This year marked a return to the Moab Easter Jeep Safari after six years away for me. I cut my teeth on 4-wheeling at the age of 11 when my Dad took me down to the 1993 edition. Back then, in his stock Samurai with big 215/70/15 all season tires, we ran Gold Bar Rim and Fin’s-n-Thing’s. I was terrified and intrigued all at the same time.
Fast forward 21 years, and I’ve spent the majority of my life dedicated to 4WDing across Utah. I attended every EJS from 1993 until 2008. At which point I had decided that it had gotten too crowded and lost some of the charm I had remembered from the “Good Old Days”, so I decided to venture off and find other corners of the state to explore during the week of EJS.
This year, though, I got my Jeep Safari paper and I thought, “Well, it might be fun to go back and see if it’s changed.” So my Dad and I signed up for two trails first weekend, Hell’s Revenge and Jax Trax. In addition to it being the first time back in a number of years, this would be the first time running trials in something other than a Samurai.
Our first trail was the perennial favorite, Hell’s Revenge. Led by Bart Jacobs and gunned by Marc Bryson and Brett “I’m running late” Davis. I was very excited to run this trail with these guys and test out the Trooper on a true, slick rock crawling trail
As you can see from the pictures, there were a bunch of Troopers and a few JK’s… I mean, a bunch of JK’s and a few Troopers. It was interesting, of the 40 vehicles on the trail, 37 were Jeeps, with the majority being JK’s or JKU’s. Which is cool and all, but one of the things I loved about EJS in the past was the variety of vehicles on the trail. But with the JK being such a great rig right out of the box, I can’t blame people.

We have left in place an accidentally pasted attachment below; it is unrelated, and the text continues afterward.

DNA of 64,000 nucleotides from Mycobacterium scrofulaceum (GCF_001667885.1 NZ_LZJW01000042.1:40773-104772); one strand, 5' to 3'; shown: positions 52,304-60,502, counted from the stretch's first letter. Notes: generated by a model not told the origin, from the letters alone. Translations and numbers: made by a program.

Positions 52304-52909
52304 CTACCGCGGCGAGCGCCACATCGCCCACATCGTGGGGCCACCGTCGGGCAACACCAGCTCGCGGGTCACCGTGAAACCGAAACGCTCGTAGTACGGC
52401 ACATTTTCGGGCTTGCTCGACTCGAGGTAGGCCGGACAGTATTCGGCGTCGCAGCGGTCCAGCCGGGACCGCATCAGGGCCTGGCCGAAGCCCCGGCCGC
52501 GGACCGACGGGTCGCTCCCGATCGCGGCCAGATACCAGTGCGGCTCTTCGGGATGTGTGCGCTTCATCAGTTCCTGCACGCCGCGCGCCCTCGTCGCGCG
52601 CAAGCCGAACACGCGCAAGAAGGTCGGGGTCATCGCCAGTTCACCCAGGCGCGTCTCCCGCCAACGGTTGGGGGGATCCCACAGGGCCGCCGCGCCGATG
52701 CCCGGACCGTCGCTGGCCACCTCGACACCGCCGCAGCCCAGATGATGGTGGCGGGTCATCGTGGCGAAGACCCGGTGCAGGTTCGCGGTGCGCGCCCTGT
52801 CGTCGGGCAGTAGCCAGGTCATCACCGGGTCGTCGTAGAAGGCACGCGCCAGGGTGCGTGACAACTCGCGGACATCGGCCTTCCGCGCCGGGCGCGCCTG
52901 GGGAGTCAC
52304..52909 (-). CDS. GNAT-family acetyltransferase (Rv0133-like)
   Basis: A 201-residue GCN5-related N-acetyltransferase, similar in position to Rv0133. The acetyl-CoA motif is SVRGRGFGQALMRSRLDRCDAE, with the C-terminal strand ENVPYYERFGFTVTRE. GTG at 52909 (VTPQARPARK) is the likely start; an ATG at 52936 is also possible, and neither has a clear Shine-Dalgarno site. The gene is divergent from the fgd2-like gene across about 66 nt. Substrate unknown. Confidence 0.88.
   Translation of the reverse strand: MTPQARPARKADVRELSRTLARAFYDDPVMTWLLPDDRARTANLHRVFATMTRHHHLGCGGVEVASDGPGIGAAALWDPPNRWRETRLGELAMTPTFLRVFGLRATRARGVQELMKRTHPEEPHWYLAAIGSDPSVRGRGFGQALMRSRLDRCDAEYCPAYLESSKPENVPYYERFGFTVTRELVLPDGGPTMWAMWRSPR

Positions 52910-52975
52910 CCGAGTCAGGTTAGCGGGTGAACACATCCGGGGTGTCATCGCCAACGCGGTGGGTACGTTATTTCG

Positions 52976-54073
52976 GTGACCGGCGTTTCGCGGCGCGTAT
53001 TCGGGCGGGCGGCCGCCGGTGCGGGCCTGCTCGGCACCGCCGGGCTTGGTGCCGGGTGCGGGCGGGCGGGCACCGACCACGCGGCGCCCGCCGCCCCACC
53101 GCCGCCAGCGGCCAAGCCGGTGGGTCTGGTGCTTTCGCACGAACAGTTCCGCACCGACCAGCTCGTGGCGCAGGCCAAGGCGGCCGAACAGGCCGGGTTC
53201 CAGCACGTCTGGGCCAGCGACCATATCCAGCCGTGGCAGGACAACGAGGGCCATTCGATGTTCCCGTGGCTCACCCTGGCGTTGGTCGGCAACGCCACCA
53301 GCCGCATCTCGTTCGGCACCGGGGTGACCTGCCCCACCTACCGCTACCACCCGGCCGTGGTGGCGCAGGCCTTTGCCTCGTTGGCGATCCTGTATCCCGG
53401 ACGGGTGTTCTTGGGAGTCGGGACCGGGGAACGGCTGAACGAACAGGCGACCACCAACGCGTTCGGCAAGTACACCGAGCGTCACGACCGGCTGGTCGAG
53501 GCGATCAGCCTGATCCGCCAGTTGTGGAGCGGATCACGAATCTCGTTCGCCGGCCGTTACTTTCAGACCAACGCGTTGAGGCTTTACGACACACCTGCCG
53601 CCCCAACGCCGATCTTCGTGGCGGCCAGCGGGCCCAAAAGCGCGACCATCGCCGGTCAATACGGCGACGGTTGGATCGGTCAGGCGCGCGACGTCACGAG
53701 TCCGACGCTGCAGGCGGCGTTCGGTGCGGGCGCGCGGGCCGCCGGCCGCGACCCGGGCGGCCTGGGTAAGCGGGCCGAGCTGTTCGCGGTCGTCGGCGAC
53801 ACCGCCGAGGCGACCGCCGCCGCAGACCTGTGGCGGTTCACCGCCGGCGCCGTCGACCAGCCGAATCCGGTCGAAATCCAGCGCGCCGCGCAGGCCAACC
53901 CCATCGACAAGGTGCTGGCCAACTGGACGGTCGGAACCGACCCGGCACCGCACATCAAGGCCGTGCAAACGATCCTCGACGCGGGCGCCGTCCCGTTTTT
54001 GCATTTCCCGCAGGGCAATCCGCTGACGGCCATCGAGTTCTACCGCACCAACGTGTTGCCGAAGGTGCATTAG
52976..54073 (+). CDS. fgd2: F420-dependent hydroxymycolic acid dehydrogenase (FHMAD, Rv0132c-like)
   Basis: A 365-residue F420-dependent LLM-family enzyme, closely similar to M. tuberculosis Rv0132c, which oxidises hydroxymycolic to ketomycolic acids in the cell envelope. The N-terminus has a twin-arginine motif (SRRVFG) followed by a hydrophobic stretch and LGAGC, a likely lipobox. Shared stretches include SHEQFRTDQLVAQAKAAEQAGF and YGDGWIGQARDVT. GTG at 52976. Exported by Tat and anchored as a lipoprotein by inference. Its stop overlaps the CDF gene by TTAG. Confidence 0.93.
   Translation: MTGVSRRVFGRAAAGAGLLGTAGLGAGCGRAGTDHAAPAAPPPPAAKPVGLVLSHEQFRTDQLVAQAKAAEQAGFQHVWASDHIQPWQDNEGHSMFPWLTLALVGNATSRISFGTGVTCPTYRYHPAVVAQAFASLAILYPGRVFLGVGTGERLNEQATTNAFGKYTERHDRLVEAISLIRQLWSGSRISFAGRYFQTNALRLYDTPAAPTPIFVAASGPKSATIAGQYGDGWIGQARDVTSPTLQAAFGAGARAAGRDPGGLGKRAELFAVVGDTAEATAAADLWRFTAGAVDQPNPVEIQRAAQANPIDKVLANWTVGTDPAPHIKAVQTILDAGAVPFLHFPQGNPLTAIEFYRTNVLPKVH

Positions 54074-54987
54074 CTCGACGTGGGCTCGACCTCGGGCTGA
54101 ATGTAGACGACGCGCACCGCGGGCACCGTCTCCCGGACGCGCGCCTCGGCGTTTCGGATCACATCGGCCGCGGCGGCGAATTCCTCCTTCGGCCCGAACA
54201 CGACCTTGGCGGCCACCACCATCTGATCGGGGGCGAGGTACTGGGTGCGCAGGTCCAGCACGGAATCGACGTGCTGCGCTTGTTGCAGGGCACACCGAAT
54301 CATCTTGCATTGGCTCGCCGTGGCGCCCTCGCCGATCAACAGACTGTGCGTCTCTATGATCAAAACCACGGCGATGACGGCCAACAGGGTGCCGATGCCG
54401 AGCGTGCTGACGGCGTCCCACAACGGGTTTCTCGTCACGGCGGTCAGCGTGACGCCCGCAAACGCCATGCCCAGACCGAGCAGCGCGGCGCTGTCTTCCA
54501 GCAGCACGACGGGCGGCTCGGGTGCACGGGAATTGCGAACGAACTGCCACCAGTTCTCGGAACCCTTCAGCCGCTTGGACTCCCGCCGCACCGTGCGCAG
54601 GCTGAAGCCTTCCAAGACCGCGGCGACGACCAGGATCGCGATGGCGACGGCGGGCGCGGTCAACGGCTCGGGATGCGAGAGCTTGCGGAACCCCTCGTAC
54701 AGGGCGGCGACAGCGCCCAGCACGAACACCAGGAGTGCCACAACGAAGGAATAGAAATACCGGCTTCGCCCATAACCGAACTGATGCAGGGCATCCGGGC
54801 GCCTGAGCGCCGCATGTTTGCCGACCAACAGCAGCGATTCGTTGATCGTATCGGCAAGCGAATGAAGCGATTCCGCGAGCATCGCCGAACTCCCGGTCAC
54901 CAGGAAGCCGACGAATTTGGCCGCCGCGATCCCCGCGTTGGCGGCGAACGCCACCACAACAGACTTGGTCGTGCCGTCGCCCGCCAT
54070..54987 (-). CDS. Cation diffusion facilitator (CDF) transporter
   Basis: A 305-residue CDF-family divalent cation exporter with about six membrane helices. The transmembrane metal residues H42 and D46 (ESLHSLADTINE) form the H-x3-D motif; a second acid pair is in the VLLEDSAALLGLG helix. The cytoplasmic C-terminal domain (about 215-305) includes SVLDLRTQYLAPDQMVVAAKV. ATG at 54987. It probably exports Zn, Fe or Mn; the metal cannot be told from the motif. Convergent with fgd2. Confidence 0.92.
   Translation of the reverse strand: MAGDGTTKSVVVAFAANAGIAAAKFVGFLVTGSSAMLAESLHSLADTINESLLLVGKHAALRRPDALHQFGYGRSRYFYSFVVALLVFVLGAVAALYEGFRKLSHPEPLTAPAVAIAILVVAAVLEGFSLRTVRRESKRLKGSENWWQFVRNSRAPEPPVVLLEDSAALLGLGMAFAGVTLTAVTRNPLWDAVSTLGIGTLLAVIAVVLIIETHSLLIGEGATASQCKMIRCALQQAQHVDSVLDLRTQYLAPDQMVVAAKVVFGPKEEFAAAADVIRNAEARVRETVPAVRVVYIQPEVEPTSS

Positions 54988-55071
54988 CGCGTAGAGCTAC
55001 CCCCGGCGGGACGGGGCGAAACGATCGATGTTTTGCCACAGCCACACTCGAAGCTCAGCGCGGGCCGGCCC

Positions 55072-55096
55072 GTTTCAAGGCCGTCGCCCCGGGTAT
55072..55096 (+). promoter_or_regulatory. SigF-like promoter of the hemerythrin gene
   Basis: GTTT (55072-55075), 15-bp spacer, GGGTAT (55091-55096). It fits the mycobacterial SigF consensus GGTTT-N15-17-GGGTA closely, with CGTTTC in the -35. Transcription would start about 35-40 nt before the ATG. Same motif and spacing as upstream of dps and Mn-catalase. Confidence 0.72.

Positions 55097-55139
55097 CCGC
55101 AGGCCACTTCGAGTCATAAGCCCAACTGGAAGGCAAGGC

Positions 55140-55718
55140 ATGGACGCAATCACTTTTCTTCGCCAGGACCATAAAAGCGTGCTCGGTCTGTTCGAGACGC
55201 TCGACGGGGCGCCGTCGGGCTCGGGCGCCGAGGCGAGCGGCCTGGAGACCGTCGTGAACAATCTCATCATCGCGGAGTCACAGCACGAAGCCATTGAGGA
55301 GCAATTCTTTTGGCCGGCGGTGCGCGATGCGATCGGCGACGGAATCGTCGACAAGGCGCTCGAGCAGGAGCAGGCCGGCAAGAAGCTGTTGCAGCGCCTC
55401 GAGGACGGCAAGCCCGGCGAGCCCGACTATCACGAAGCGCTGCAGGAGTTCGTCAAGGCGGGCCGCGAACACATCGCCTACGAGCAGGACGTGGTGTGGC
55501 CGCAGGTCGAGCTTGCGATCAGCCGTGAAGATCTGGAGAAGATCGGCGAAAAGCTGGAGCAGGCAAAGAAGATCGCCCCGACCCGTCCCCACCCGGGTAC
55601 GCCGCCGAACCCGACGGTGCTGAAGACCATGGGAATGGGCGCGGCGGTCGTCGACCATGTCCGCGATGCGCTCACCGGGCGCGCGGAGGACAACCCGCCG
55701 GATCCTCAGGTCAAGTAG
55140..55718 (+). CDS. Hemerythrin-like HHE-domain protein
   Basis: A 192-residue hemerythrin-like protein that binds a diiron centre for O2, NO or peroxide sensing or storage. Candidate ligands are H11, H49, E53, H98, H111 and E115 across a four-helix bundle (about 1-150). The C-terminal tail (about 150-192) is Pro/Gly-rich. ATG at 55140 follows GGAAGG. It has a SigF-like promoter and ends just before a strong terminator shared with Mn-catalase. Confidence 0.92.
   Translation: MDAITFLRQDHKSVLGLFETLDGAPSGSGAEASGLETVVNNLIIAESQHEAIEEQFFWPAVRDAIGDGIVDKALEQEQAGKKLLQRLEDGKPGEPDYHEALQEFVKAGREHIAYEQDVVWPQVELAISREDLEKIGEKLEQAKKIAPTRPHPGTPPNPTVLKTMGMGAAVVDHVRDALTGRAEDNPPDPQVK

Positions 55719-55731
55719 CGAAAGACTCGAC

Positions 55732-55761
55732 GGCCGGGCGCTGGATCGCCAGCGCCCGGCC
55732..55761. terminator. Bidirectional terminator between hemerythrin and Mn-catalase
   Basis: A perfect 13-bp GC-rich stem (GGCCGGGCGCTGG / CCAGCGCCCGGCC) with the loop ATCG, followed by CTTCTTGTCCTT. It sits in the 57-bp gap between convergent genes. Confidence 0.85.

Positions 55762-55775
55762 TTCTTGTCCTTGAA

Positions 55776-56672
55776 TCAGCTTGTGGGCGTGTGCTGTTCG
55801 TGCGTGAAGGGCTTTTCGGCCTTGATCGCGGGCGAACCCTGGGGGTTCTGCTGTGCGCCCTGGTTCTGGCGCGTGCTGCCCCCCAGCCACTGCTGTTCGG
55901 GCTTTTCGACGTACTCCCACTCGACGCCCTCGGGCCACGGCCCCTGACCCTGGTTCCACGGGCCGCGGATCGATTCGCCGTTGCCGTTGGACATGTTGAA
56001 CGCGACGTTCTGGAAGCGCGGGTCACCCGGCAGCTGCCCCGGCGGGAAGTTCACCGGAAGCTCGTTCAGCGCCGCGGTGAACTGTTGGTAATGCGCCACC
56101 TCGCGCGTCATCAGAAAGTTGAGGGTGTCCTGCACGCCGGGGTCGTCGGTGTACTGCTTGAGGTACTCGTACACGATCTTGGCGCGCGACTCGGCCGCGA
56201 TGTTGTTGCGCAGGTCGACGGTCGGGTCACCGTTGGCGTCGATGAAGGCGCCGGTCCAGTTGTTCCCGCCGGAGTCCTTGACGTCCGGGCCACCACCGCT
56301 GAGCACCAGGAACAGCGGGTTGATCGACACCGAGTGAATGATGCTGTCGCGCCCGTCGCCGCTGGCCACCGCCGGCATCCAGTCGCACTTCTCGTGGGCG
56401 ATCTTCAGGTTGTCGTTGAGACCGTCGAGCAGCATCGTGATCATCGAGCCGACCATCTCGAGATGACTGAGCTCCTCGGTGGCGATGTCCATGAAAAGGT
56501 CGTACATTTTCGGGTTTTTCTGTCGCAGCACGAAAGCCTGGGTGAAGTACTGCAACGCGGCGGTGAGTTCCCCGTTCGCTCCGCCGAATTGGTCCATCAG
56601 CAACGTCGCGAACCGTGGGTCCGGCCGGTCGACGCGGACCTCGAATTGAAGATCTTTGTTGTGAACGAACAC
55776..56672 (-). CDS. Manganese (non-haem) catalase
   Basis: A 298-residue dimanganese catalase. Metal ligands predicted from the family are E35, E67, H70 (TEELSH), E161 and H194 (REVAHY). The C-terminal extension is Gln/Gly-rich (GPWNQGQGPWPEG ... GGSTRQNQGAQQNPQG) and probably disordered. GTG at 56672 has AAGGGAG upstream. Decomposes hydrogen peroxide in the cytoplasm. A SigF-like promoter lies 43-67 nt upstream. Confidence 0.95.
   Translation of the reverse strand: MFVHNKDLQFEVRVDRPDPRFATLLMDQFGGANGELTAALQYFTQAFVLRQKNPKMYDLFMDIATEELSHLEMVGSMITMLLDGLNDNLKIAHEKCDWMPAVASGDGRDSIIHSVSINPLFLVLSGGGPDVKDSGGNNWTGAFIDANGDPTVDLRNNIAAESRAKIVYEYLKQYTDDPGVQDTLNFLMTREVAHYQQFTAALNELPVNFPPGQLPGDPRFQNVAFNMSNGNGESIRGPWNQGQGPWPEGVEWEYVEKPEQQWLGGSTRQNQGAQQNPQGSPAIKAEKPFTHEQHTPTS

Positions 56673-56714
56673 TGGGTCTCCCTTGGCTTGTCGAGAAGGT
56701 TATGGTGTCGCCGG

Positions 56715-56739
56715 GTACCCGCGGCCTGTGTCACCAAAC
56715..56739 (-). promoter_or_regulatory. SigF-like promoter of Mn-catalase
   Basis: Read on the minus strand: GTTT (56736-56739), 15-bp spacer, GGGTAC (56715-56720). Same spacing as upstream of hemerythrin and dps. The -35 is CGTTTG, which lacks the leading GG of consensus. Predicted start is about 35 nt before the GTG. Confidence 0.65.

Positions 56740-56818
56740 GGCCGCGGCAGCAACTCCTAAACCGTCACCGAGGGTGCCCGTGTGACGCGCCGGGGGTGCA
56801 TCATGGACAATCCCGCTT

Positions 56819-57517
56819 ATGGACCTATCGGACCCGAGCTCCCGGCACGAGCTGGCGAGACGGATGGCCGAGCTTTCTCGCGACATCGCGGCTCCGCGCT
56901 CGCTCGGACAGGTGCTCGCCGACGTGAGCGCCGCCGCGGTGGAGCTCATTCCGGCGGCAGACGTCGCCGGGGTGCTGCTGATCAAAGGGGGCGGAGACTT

My Dad and I got a ton of attention at the trailhead for the Troopers. Which was fun and very throwback to the first few years with the Samurai in the mid 90’s when my Dad would get questions like, “Are you sure you’re at the right place?” for trails like Pritchett Canyon.
After airing down and the driver’s meeting, off we went.
It was great to be out on the slickrock again, and my the Trooper with it’s factory 4.56 diff gears and my new Revolution 3.07:1 t-case gears just crawls!
So we plodded along the beautiful slickrock fins until we finally got to the always stunning lunch spot with it’s overlook of the Colorado River.
And looking south east towards the La Sal’s.
After a rather windy lunch, the trail continued on towards Hell’s Gate. This optional obstacle is where Hell’s Revenge begins to get interesting from a technical driving perspective.
Marc Bryson in his Chevy-Jeep buggy made it looks easy.
The loan Cherokee on the trail gave a good show.
The best, though, was this guy in a rental Wrangler. With some expert spotting, he got through, but he put on a great show!
After Hell’s Gate we inched our way towards the next point of interest, the Escalator to Hell. Along the way, though, Brett Davis popped a bead so the whole trail stopped for a minute, allowing me to grab a great Trooper shot.
And my friend Eric who joined us from Phoenix snapped a nice picture of my Dad and I.
Before we made it to Escalator, a gentleman decided to take a dip into Mickey’s Hot Tub, which as usual, led to much noise, smoke and not being able to make it out without a tug.
He did manage to redeem himself on the Escalator, though.
Escalator is much similar to Hell’s Gate, but much more technical. So we had a few good tire lifts.
But, Marc made it look easy again.
It’s pictures like this one that always remind me of how much fun EJS people. A bunch of people, socializing and having fun watching people test their rigs out. Good times.